(redirected from anaphorically)
Also found in: Dictionary.
Graphic Thesaurus  🔍
Display ON
Animation ON
  • noun

Synonyms for anaphora

using a pronoun or similar word instead of repeating a word used earlier

Related Words

repetition of a word or phrase at the beginning of successive clauses


Related Words

References in periodicals archive ?
In the `Summary of a Seminar on "Time and Being"' Heidegger goes on to quote two poems by Trakl which use the form es gibt anaphorically, and then quotes their assumed model, the work by Rimbaud, whose repeated Il y a is said to be the closest French equivalent of es gibt.
Then picks up anaphorically the reference time introduced by the previous clause and locates the eventuality (8) denoted by the clause of which it is part in relation to this reference time (Glasbey 1993).
2) In view of this procedure of imputing contextual value to the particles, I would propose that the inclusion at least of forms such as ma, kila, and tva-among the karmopasamgraha particles is based on the fact that Yaska and/or his predecessors were aware of Vedic contexts in which these words occurred anaphorically in asyndetic structures where they could be interpreted as signalling conjunction.
The cohesion of low-level interlanguage texts will mostly takes the form of strings of anaphorically referenced lexical items introduced by the Deictic the, with further cohesion provided by the use of it as a Head.
As a deictic element, ii refers in this context anaphorically to Jesus Christ (the original interpretation of the quote), as well as to the menu at the college refectory.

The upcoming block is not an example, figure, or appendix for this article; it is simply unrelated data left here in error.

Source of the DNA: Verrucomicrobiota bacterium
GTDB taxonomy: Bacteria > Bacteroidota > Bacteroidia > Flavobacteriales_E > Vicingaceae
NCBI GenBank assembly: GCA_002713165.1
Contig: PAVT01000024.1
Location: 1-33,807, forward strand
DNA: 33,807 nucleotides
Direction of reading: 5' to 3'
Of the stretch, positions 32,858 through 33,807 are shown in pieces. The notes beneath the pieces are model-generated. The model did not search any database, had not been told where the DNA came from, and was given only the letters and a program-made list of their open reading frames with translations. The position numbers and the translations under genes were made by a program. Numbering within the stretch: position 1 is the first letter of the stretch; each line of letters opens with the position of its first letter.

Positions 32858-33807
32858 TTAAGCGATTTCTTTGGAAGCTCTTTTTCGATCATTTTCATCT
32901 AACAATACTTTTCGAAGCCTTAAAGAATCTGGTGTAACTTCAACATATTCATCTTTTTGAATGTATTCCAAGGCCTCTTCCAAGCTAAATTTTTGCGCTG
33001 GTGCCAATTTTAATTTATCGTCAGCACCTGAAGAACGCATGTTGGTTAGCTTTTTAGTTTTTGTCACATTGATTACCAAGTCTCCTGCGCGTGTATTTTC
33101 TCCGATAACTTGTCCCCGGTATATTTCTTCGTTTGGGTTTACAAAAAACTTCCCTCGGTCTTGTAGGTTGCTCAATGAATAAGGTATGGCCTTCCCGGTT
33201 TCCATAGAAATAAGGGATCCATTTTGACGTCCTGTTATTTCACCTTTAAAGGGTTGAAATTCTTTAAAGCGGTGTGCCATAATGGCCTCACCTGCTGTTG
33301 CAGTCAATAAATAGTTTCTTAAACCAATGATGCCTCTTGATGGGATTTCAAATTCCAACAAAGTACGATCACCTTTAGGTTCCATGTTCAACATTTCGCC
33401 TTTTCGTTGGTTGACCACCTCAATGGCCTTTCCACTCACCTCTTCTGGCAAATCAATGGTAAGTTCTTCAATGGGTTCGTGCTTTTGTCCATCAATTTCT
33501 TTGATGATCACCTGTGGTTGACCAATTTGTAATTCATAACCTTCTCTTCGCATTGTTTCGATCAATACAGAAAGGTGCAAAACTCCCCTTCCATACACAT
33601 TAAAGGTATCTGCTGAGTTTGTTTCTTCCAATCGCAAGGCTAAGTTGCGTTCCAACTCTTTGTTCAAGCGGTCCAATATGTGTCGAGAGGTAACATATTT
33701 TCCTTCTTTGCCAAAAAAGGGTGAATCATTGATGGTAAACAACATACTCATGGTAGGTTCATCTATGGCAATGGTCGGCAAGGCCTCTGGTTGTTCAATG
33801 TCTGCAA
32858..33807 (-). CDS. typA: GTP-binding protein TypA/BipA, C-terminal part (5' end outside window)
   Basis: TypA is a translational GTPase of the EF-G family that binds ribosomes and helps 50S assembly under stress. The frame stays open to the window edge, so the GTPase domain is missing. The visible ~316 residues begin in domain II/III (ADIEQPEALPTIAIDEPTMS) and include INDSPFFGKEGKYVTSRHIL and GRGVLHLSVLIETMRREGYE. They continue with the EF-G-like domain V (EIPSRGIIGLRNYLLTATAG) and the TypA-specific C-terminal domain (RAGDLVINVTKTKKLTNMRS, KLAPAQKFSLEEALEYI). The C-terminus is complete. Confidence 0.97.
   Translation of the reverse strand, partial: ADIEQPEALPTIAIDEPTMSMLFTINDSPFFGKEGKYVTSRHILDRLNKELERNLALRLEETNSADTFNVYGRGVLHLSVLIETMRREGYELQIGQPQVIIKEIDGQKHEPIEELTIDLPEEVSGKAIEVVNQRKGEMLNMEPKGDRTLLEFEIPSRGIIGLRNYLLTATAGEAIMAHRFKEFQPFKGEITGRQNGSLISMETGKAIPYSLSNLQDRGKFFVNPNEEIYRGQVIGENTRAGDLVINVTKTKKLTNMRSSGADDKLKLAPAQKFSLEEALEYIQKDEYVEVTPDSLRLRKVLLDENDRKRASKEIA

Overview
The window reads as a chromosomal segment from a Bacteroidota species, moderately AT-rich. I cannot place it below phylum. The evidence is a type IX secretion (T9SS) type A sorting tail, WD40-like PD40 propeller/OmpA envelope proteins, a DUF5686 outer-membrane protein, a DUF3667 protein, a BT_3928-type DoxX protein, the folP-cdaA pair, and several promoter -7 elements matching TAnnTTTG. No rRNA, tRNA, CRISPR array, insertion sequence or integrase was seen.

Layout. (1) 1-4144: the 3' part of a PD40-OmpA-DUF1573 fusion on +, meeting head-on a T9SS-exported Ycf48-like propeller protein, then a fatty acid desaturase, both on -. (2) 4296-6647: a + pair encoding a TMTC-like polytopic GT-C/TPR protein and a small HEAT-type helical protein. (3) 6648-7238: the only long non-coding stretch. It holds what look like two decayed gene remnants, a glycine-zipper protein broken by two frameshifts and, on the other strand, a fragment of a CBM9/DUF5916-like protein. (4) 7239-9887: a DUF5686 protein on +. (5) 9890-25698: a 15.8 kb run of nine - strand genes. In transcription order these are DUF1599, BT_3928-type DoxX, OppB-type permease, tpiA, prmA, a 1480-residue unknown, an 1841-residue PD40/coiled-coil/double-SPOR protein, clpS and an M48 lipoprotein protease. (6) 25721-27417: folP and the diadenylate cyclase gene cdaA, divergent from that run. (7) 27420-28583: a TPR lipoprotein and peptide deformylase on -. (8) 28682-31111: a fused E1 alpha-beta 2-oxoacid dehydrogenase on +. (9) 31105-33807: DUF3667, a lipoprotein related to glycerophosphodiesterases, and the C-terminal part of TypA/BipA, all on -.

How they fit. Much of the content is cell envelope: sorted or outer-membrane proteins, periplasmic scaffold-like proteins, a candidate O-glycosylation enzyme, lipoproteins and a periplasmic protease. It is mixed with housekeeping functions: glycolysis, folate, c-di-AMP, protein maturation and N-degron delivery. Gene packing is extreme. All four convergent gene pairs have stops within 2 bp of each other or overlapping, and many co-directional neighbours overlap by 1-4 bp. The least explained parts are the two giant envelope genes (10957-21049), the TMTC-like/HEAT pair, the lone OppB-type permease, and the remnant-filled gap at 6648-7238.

The lead-question of Hulsen's investigation is stated in his introduction: What is the role of those pronouns which are used not demonstratively but anaphorically, that is, in relation to, or in dependence on, another expression?
On the one hand, there is the general constraint that says that anaphoric elements should be realized as anaphorically as possible (where a self-anaphor is more anaphoric than a simplex anaphor, which in turn is more anaphoric than a pronoun).
jn [check{s}]msw jqr, in the absence of any introduction of t he dramatis personae and of any anaphorically evocable pretext, reminds the reader of his role, of his partnership in the literary game" ("The Sign of Literature in the Shipwrecked sailor," 215).
Checked x[[beta]] must be realized maximally anaphorically.
But Latin cis is never used anaphorically, and if Shields had opened up a copy of Streitberg's Die Gotische Bibel (1919), he would have discovered that Gothic hi- occurs in precisely four collocations: und hina dag 'until this day', und hita 'until now', himma daga 'this day', and fram himma nu 'from now on', none of which is anaphoric.
In this article I show that mal in Persian is used anaphorically as a substitute for a possessee that is identifiable in the discourse context.
In (40) the preposition carries the third person singular object suffix referring anaphorically to the NP 'this fight' in the first sentence:
In English, number switching is even possible between a generic singular antecedent and an anaphorically referring plural pronoun, as shown in the following example taken from the British National Corpus: Given good conditions a goldfish will live for 10-20 years.
Thus, the claim of Birner and Ward (1998: 32), which is formulated with regard to English, does not fully hold for German, namely that: "felicitous preposing requires that the referent or denotation of the preposed constituent be anaphorically linked to the preceding discourse.
The definite article in (24) is used anaphorically in both nominal expressions, referring back to the referents that have been introduced into the discourse in the first clause.